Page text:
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Alexandra StarrJones provides a superb description of the economic inequities that helped create the conditions for a populist such as Chavez to come to power.
—The Washington Post
While opinions of Venezuelan president Hugo Chávez vary tremendously on a global scale, there are few defenses of him available in the United States. This biography by Bart Jones, a former AP correspondent from Venezuela, attempts to level the ground. Without taking a political stance, Jones provides a nuanced account of the Venezuelan leader's life, creating a portrait that is, if not sympathetic, certainly more balanced than previous ones. For example, when Chávez characterized President Bush as the devil at the U.N. in 2006, most American news sources presented it as a crude and clownlike gesture. According to Jones, Chávez is hardly just a jester, but uses vulgarity to remind his friends and his enemies of his humble beginnings, as well as to win a tremendous amount of publicity. Jones's precise and entertaining account moves smoothly through Chávez's beginnings up to his current position, making Venezuelan history accessible. (Sept. 4)Copyright 2007 Reed Business Information
Hugo! “is a book fully willing to do what American journalists mostly have avoided, which is to take Chávez seriously as a product both of local problems and of Latin American revolutionary traditions . . . It is also the most comprehensive of the available books on Chávez.” – Newsday
“Essential reading for anyone interested in understanding global – as well as Latin American – politics.” – The Tribune (UK)
"... stands as the most authoritative and best-researched among the new crop of studies.... The compelling story of Chavez's rise ... is scrupulously gathered and expertly assembled by Jones. He offers insight into the passion for justice...Jones also excels in providing sufficient historical context to understand Chavez's ideological formation." — Marc Cooper for Truthdig.com
"To understand Venezuela today you have to understand Venezuela B.C. - Before Chavez. . . . It is that rancid economic and political landscape that forms the backdrop of Chavez's rise. And it is masterly charted . . . in Bart Jones' comprehensive new biography.
Hugo-biographers too often resort to either stultifying hagiography or gratuitous demonization . . . Hugo! mark(s) an even-handed departure from that routine. . . . (Jones) displays an expert appreciation of the local milieu that formed Hugo's personality . . . One merit of Hugo! is that it cuts through the hysteria of the Chavez 'threat' to offer a . . . level-headed assessment. . . . Jones' well researched look at Chavez's vast social programs suggests a politician more motivated by common sense than communism." — Tim Padgett at Time.com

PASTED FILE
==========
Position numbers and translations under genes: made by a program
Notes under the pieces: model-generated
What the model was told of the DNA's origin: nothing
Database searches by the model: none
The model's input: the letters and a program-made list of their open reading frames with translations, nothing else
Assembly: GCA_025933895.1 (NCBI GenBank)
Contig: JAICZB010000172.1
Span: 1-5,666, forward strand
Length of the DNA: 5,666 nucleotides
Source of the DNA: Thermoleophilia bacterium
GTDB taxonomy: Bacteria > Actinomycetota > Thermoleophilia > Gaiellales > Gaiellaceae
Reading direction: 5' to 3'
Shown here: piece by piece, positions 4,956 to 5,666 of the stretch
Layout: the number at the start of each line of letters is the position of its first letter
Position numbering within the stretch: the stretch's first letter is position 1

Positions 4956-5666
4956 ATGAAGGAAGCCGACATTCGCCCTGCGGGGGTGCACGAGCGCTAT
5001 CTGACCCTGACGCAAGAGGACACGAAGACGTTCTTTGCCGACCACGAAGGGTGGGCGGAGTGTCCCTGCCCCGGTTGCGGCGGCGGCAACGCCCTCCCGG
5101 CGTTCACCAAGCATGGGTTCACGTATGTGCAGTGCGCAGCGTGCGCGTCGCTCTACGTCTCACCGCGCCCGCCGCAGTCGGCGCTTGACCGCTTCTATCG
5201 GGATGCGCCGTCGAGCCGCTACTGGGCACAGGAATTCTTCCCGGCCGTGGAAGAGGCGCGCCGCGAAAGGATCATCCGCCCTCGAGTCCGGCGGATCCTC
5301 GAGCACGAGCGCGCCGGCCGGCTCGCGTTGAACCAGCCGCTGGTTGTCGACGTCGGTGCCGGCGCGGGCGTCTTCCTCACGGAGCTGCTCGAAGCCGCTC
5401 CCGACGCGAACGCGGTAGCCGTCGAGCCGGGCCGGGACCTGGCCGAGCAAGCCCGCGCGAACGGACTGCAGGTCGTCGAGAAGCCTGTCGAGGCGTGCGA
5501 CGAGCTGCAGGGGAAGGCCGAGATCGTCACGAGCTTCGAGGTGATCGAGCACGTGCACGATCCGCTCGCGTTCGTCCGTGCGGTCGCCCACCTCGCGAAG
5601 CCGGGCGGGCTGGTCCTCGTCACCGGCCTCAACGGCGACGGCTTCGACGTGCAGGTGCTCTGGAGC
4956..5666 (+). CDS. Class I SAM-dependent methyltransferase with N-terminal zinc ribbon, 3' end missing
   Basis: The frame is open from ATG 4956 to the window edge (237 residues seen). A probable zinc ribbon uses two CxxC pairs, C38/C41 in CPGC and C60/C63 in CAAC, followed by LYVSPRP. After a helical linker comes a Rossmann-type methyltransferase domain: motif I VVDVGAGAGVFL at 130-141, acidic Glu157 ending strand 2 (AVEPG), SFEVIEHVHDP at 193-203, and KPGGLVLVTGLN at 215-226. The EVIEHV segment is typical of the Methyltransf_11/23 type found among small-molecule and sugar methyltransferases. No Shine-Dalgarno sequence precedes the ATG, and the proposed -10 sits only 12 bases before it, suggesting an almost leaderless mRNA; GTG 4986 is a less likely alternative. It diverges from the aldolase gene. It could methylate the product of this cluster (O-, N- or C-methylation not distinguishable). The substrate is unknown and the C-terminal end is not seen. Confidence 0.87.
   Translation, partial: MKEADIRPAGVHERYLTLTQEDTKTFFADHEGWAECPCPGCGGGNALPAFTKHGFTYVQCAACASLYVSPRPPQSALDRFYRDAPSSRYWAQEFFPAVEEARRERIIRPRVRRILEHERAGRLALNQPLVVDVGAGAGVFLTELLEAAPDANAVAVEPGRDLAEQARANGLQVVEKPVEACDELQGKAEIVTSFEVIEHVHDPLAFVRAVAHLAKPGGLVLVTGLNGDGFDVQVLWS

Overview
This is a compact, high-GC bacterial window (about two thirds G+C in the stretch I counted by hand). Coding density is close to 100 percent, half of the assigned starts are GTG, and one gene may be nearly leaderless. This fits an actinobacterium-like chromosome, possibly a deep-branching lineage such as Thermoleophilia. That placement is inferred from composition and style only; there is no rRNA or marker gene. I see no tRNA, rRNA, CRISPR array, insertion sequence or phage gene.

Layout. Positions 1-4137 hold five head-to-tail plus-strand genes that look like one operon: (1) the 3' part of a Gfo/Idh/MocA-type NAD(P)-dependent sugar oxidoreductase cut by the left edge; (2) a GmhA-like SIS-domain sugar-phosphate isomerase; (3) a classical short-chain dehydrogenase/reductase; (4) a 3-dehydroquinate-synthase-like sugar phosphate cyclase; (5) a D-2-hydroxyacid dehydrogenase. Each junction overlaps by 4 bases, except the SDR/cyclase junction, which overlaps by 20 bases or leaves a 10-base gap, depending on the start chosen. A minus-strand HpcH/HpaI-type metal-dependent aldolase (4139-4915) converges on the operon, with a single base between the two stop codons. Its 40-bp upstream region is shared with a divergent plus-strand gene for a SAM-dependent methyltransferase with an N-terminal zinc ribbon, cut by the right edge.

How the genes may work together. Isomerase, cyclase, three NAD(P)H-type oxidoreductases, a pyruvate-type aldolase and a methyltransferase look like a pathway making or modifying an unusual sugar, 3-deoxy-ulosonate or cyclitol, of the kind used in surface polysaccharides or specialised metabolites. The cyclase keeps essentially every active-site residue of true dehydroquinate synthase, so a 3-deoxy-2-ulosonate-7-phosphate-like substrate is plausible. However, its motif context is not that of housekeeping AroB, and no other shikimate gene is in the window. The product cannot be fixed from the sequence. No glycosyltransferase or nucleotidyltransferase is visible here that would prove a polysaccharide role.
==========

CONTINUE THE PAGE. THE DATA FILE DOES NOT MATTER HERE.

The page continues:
"Jones describes the story as 'straight out of Hollywood.' Indeed, I lost sleep two nights running because I just couldn’ t put the book down. I also was so engrossed in the two chapters about the 2002 coup that I got on the Washington, DC metro heading in the wrong direction and was in the suburbs before I became conscious of my surroundings. Despite the novel-like action pace of the book, it is meticulously researched with 55 pages of references and an extensive index. . . . Bart Jones is an ethical reporter who may come off as pro-Chavez because he is imposing objectivity in an area where the reporting has been so biased as to distort reality to the breaking point. Jones believes that both the opposition and the supporters of the Bolivarian “process,” as supporters have come to call it, have legitimate points that deserve to be discussed. One of his goals was to make that possible by writing a book which upholds the best standards of unbiased reporting. In the process he writes a 'page-turner' that will captivate and educate the reader. This book belongs on the New York Times bestseller list and in the hands of every intellectually curious US adult who questions the right of the United States to rule the world." — Chuck Kaufman